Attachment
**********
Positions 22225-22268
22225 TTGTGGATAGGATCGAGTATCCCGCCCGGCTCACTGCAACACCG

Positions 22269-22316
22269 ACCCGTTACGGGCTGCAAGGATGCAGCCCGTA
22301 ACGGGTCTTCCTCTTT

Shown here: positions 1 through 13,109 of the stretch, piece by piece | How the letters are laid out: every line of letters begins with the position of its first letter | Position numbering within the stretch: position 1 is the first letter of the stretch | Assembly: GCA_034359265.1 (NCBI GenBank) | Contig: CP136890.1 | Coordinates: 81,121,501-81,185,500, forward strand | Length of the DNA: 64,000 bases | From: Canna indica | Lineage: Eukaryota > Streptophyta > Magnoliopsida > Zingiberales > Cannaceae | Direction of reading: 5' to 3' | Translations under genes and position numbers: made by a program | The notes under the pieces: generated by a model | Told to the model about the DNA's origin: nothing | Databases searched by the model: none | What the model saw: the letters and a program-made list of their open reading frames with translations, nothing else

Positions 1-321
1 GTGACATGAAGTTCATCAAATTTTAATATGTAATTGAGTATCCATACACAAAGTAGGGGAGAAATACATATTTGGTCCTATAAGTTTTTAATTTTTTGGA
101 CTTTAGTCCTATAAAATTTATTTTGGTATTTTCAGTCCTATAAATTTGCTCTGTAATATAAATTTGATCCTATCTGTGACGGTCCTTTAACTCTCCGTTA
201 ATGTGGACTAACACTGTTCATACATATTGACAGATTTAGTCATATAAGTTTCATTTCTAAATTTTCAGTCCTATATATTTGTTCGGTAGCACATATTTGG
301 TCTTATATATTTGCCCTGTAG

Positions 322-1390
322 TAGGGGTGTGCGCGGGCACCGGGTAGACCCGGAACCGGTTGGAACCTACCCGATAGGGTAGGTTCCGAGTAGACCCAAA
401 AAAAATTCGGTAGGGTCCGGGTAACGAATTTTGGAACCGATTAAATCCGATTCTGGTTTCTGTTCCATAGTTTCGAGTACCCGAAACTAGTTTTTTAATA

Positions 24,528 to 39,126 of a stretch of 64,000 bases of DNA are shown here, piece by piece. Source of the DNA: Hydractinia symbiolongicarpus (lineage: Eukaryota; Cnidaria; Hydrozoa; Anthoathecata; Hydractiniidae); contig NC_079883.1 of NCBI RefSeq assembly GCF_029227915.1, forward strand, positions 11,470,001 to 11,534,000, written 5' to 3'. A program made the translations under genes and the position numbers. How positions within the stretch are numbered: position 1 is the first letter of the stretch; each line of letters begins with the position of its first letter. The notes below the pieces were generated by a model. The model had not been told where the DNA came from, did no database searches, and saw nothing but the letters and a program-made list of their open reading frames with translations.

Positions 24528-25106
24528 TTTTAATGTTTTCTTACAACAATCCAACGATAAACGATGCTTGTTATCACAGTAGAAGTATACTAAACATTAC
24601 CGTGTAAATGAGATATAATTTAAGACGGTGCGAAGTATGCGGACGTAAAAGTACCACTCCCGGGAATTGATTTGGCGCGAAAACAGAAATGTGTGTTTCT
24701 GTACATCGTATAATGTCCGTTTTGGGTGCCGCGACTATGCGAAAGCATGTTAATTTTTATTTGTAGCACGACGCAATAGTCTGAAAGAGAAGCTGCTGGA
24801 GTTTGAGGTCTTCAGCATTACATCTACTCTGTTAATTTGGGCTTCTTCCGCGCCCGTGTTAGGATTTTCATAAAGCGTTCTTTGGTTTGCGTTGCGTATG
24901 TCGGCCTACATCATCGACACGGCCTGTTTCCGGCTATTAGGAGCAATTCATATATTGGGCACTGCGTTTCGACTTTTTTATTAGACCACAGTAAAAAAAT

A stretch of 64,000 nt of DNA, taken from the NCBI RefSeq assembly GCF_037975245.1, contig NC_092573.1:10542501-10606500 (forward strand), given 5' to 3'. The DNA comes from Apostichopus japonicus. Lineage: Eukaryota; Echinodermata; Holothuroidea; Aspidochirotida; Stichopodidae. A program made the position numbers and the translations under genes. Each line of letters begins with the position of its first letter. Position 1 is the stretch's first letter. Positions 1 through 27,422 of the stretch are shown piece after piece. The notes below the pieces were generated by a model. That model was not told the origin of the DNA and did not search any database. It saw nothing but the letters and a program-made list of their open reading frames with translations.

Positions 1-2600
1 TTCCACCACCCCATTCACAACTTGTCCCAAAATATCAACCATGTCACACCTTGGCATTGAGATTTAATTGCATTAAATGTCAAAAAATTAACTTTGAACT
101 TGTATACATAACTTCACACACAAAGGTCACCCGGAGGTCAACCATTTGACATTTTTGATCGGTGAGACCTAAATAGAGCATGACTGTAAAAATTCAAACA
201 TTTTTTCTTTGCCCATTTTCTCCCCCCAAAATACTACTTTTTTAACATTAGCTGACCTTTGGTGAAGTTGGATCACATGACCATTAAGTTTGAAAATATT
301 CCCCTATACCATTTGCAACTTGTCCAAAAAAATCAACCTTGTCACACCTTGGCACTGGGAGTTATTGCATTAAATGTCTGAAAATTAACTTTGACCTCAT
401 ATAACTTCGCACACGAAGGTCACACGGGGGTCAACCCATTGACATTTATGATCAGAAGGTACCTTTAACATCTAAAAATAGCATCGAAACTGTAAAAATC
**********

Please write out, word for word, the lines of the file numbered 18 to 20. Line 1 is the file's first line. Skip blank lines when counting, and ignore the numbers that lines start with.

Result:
24601 CGTGTAAATGAGATATAATTTAAGACGGTGCGAAGTATGCGGACGTAAAAGTACCACTCCCGGGAATTGATTTGGCGCGAAAACAGAAATGTGTGTTTCT
24701 GTACATCGTATAATGTCCGTTTTGGGTGCCGCGACTATGCGAAAGCATGTTAATTTTTATTTGTAGCACGACGCAATAGTCTGAAAGAGAAGCTGCTGGA
24801 GTTTGAGGTCTTCAGCATTACATCTACTCTGTTAATTTGGGCTTCTTCCGCGCCCGTGTTAGGATTTTCATAAAGCGTTCTTTGGTTTGCGTTGCGTATG